Property Division in a Wisconsin DivorceAdvocating Strongly for Your Position to Achieve a Fair Division of Marital Property During Divorce Proceedings
At the time of divorce, the court is required by Wisconsin property division law to make a determination of what property is awarded to which party. The section of Wisconsin law dealing with the division of property is found at Wisconsin Statutes, §767.61.
What Property Must Be Divided in a Wisconsin Divorce?
The definition of property to be divided is quite broad, including not only household items but bank accounts, real estate, life insurance cash value, brokerage accounts, vehicles, and retirement accounts, even if they are not yet vested. Excluded from the assets to be divided are gifted and inherited property, but whether those items retain their quality to be excluded may be a decision made by the courts. For instance, the court may decide the $10,000 a grandmother gave to the wife is no longer excluded from division because the wife put it into an account with both parties’ names on it. Whether or not, and to what extent, the $10,000 is factored into the property division would be up to negotiations by the parties or the decision of the court.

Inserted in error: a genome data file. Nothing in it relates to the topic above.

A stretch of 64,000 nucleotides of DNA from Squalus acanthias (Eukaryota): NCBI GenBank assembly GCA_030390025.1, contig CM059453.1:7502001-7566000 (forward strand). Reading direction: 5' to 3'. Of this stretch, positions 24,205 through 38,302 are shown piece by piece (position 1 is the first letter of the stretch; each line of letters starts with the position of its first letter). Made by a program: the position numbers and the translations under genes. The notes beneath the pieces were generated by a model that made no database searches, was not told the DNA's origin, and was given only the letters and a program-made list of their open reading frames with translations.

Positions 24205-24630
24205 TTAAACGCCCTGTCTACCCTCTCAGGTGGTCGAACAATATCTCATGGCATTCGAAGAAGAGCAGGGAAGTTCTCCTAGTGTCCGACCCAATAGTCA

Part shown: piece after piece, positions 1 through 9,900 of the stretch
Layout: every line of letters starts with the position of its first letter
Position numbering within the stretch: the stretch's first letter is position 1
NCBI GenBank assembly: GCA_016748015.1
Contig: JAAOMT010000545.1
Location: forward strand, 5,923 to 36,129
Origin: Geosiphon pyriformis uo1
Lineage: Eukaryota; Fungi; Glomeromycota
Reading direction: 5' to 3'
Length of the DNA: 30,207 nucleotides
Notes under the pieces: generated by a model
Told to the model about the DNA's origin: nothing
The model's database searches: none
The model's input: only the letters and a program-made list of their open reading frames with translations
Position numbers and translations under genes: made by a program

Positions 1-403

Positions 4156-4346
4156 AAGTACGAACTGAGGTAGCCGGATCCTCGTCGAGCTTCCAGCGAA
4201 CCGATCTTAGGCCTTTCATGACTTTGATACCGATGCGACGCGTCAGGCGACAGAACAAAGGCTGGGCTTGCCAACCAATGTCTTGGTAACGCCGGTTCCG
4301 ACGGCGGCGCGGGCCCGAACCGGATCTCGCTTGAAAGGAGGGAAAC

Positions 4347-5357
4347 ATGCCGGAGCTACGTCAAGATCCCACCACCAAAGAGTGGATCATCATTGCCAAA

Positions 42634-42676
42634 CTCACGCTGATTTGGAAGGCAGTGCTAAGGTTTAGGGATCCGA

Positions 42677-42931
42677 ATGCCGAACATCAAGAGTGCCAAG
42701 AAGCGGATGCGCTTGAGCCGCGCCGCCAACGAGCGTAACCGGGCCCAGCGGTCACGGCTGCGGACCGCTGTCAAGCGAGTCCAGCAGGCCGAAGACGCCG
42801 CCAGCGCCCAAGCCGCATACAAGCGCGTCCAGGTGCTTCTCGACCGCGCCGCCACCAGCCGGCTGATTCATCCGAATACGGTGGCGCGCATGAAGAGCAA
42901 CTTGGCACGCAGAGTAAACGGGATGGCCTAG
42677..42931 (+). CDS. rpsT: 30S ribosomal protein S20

Wisconsin Courts Start with 50/50 Assumption
Generally speaking, Wisconsin courts by statute must presume a 50/50 split of property, although the court may deviate from equal division if one or more of the factors set forth in the statute are met. These include the length of the marriage, whether one person has substantial inherited or gifted assets not being divided, the spousal support ordered, and other factors. It should be noted that premarital assets become marital assets subject to division in a divorce on the day of marriage, but such assets accrued prior to the marriage provide reason for the court to deviate from a 50/50 split of the marital assets.
Marital Misconduct is not Considered
Marital misconduct is NOT considered in property division because Wisconsin is a no-fault state, so misconduct, such as an extramarital affair, does not in and of itself factor into the court’s decision on property division or spousal support. Marital waste (gambling losses, for example), however, may be considered. Again, it is up to the court ultimately to decide whether the presumption of a 50/50 division should be overcome.
Courts May Decide Who Gets Unique Assets
Many times, parties do not dispute the amount of assets each party gets but have trouble agreeing upon who gets what asset. Lawyers often attempt to look at each party’s interest, with consideration of the affect on the children of the marriage, and come up with a solution that meets both parties’ interests and goals. Creative ways of awarding assets to provide both cash flow for the present and security for the future is possible.
Call Us to Discuss Your Situation
If you wish to set up an appointment to speak with a family law attorney on these or other family law issues, please contact Milwaukee family attorneys Amy Shapiro or Katherine Charlton by calling 414-271-8650, Madison family attorney Lynn Lodahl at 608-257-004. If you prefer email, please use our website form to set up a consultation.